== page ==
Baseball’s Best Broadcasters: Collecting Ford Frick Winner Autographs

Brian Flam ( brings new hope to the TTM hobby. He pointed out one attractive subset of baseball history that many autograph buffs have overlooked: the Ford Frick winners, as honored by the Baseball Hall of Fame.

Although many early pioneers have died, Brian noted that he’s had good success through the years writing to broadcasters in care of their teams.

I agree. I treasure the bonus photo I received years ago from Jack Buck. He added “HOF 1987” and “Go Crazy Folks.”

Who’ll be the next names on the list? Get them early.

1978 Allen, MelMel Allen New York Yankees
1978 Barber, RedRed Barber Brooklyn Dodgers, New York Yankees
1979 Elson, BobBob Elson Chicago Cubs, Chicago White Sox, Mutual
1980 Hodges, RussRuss Hodges New York/San Francisco Giants
1981 Harwell, ErnieErnie Harwell Detroit Tigers
1982 Scully, VinVin Scully Brooklyn/Los Angeles Dodgers, NBC
1983 Brickhouse, JackJack Brickhouse Chicago Cubs
1984 Gowdy, CurtCurt Gowdy Boston Red Sox, NBC
1985 Canel, BuckBuck Canel New York Yankees, New York Mets
1986 Prince, BobBob Prince Pittsburgh Pirates
1987 Buck, JackJack Buck St. Louis Cardinals, CBS
1988 Nelson, LindseyLindsey Nelson New York Mets
1989 Caray, HarryHarry Caray St. Louis Cardinals, Chicago White Sox, Chicago Cubs
1990 Saam, ByBy Saam Philadelphia Phillies, Philadelphia Athletics
1991 Garagiola, JoeJoe Garagiola NBC
1992 Hamilton, MiloMilo Hamilton Houston Astros
1993 Thompson, ChuckChuck Thompson Baltimore Orioles
1994 Murphy, BobBob Murphy New York Mets
1995 Wolff, BobBob Wolff Washington Senators, NBC
1996 Carneal, HerbHerb Carneal Minnesota Twins
1997 Dudley, JimmyJimmy Dudley Cleveland Indians
1998 Jarrín, JaimeJaime Jarrín Los Angeles Dodgers
1999 McDonald, ArchArch McDonald Washington Senators
2000 Brennaman, MartyMarty Brennaman Cincinnati Reds
2001 Ramírez, FeloFelo Ramírez Florida Marlins
2002 Kalas, HarryHarry Kalas Philadelphia Phillies
2003 Uecker, BobBob Uecker Milwaukee Brewers
2004 Simmons, LonLon Simmons San Francisco Giants, Oakland Athletics
2005 Coleman, JerryJerry Coleman San Diego Padres
2006 Elston, GeneGene Elston Houston Astros, CBS Radio
2007 Matthews, DennyDenny Matthews Kansas City Royals
2008 Niehaus, DaveDave Niehaus Seattle Mariners
2009 Kubek, TonyTony Kubek NBC, Toronto Blue Jays
2010 Miller, JonJon Miller Baltimore Orioles, San Francisco Giants, ESPN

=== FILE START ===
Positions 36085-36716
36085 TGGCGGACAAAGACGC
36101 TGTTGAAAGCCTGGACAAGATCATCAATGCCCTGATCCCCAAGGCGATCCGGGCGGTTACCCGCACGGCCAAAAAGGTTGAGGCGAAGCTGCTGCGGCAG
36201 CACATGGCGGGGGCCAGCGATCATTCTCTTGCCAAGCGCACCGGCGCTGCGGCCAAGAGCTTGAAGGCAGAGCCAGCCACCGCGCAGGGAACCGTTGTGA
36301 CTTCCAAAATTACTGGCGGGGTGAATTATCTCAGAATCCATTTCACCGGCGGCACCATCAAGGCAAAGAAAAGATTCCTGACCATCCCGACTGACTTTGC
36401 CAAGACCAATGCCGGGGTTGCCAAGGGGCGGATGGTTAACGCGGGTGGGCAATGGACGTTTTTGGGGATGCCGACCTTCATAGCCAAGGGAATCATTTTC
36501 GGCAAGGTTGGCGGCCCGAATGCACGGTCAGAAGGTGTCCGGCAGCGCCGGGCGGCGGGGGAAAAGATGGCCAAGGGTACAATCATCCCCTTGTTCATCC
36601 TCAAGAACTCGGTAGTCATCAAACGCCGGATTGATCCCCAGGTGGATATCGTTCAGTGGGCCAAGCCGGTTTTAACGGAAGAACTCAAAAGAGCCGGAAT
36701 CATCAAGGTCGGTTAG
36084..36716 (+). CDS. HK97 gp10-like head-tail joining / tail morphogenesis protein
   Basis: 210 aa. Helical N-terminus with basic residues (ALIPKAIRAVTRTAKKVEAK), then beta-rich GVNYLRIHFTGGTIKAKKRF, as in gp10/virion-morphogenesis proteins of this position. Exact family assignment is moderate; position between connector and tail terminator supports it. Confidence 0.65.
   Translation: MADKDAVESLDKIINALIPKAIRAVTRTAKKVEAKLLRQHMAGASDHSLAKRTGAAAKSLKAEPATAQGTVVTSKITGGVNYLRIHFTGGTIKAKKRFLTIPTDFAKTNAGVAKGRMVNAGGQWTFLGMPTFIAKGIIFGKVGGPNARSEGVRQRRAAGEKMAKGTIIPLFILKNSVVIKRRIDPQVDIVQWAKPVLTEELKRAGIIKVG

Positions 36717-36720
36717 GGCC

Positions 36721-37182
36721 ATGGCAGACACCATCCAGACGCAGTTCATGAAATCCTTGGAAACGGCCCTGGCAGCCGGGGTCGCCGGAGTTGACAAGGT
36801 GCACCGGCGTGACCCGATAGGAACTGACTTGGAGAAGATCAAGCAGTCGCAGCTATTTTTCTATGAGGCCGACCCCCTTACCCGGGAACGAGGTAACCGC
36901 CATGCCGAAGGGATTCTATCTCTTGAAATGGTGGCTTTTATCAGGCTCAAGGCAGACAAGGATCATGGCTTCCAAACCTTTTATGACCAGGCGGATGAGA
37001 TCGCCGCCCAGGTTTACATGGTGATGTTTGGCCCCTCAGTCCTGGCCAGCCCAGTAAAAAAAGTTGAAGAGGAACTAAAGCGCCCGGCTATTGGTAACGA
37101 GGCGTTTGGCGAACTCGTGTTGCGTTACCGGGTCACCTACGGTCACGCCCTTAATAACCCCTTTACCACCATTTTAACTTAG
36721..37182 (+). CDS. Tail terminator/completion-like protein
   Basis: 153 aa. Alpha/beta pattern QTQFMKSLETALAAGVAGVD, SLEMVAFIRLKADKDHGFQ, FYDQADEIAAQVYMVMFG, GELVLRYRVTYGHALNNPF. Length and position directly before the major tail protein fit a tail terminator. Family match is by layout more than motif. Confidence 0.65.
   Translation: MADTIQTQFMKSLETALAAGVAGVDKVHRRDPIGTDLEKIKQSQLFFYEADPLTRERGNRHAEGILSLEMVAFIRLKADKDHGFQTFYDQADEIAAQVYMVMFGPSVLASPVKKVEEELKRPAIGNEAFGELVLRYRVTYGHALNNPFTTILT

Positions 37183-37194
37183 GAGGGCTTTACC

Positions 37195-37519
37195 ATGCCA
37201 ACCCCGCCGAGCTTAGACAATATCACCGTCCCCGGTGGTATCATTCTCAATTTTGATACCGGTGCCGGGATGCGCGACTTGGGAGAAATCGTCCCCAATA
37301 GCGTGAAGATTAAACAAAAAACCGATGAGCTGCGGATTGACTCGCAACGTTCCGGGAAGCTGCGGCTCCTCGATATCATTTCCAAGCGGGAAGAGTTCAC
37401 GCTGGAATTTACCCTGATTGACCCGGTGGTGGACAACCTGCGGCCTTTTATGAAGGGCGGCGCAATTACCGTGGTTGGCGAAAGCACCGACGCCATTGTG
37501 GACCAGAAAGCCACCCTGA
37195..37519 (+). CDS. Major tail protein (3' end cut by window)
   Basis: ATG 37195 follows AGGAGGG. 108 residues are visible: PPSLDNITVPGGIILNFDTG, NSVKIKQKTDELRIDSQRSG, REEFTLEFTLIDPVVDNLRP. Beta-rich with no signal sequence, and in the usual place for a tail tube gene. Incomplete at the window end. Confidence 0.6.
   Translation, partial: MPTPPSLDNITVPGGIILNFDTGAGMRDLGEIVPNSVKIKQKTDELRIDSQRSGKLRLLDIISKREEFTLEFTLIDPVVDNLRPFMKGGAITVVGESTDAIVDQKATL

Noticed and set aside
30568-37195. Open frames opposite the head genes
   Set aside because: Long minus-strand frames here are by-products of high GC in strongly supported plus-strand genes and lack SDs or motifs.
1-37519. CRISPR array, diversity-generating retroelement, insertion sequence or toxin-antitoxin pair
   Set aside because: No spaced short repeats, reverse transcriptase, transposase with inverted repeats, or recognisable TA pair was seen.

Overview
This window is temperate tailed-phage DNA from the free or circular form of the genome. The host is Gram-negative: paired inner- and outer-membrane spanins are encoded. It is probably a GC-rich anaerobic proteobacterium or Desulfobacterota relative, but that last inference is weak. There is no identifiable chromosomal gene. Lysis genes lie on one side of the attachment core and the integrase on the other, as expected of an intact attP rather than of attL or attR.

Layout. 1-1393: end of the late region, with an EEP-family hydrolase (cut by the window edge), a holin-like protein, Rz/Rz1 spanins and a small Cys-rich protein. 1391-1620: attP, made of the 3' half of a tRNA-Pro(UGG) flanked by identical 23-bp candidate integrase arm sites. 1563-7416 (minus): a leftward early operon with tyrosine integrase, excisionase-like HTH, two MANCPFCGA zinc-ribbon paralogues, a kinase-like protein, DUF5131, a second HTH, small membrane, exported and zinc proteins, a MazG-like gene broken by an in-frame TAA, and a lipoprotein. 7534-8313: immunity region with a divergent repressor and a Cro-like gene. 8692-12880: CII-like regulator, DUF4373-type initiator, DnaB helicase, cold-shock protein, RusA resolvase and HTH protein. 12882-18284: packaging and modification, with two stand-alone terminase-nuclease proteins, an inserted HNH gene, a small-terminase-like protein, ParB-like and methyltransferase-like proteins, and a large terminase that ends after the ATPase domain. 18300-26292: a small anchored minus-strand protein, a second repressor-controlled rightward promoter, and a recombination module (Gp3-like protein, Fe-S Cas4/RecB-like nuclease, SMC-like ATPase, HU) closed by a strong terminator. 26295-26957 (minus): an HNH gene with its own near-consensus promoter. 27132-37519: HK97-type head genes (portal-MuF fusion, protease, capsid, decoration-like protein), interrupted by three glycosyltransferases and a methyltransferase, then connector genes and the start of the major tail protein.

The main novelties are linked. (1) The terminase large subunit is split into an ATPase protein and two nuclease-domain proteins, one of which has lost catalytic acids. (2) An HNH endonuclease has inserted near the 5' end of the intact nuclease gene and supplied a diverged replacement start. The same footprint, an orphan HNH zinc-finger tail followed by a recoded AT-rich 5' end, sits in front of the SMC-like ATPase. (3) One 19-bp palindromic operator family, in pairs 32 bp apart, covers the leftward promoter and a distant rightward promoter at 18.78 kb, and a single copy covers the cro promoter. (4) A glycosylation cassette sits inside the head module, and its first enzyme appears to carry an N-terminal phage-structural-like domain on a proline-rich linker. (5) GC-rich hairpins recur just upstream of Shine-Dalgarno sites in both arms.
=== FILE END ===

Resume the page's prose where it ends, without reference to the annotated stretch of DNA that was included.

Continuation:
2011 Van Horne, DaveDave Van Horne Montreal Expos, Florida Marlins
2012 McCarver, TimTim McCarver New York Mets, ABC, CBS, Fox

“The Autograph Card” Guys Provide Arizona Fall League ‘Graphing Update


It comes with a good letter. For in-person autographing, fast and hectic becomes the norm. Good luck hearing anything more than a “here” or “thanks” from the signer.

I love how “The Autograph Card” products allow us to collect anyone’s autograph. That opens doors to conversations. Here’s an attractive, affordable item that anyone would love to sign.

The pair behind the idea do more than sell. They collect. They use it all the time. Here’s proof:

Thanks to Brian Flam for these 2013 AFL insights.

“When Graphing the AFL my #1 tip is also my top advice for all minor league graphing: Keep your eyes open! Some of my best Graphs over the last 10+ years graphing the AFL have come in the stands. The fact that many former players still work in the game in some for (Coaches, Scouts, Agents) along with the amount of former players who live in the area mean you never know who will be in the stands out in Arizona! This year we were fortunate enough to ink Rickey Henderson while he was watching the A’s prospects. We had seen him several times over the last few years, and we finally hit a day where he decided to pick up a pen.
But Rickey is an extreme case, there are many lesser known players (both Major and Minor League) in the stands at all AFL games. Especially if a player is related to a major leaguer keep an eye out for there relative, as we’ve seen many Fathers watching there children over the years. Some notable Fathers have been to watch games in recent years (Roger Clemens, Carney Lansford, Kevin Romine) some ‘big names, and some ‘not so big’.

Tom Lasorda, Dave Stewart, Eric Davis, and even Jenny Finch (Watching her husband pitch) have been spotted at AFL games.

Along with never knowing who you’ll see at a game, I can work in a plug: I always carry blank signature cards! This year my two favorite signature cards I had signed were: Richie Shaffer, Tampa Bay Rays #1 draft pick this past June. He didn’t have many ‘mainstream’ cards out (his lone card is a 2008 Team USA U-16 card shared with two other players). He was not only nice enough to sign for all that asked, he took the time to talk to each person, and came off as very genuine. Another of my favorites was Roland Hemond, he was the first recipient of the ‘Buck O’Neil Lifetime Achievement’ Award given by the Baseball Hall of Fame.”
It might be too late for Santa, so do it yourself. Refill your stockings with some gems from The Autograph Card.
Coming Friday: Collecting Ford Frick winners.

The Autograph Card In Action!

Frank Viola!
One of the superb examples pictured
on The Autograph Card Facebook site.

You’ve gotta love an answer like that.

I checked in with some of my favorite guys in the hobby at The Autograph Card.

Co-creator Brian Flam, fresh off an appearance at the National Sports Collectors Convention (offering a show-only card set!) said he was busy when I checked in for an update on some of the great hobby products he’s offering. Check back in October.

Too busy counting his huge profits?

Nope. He’s using what he makes.

Brian was getting ready for a trip to ‘graph the Arizona Fall League. Smart move, getting tomorrow’s stars today. You know what he’ll be getting autographed when he’s there.

Brian and partner Russell Miles believe in what they make. They’re still collectors.

Check out their Facebook page or website. There’s no reason to struggle with blank index cards when you have artful alternatives like The Autograph Card.

Ask The Expert: Sharpie Or Staedtler?


Hard to find, hard to spell,
but an autograph asset!

Tastes great! Less filling!

Oops. Wrong debate.

When I wrote about “The Autograph Card,” I was delighted to find that I was conversing with other collectors. Not just slick marketers who knew a few autograph buzzwords, but REAL collectors!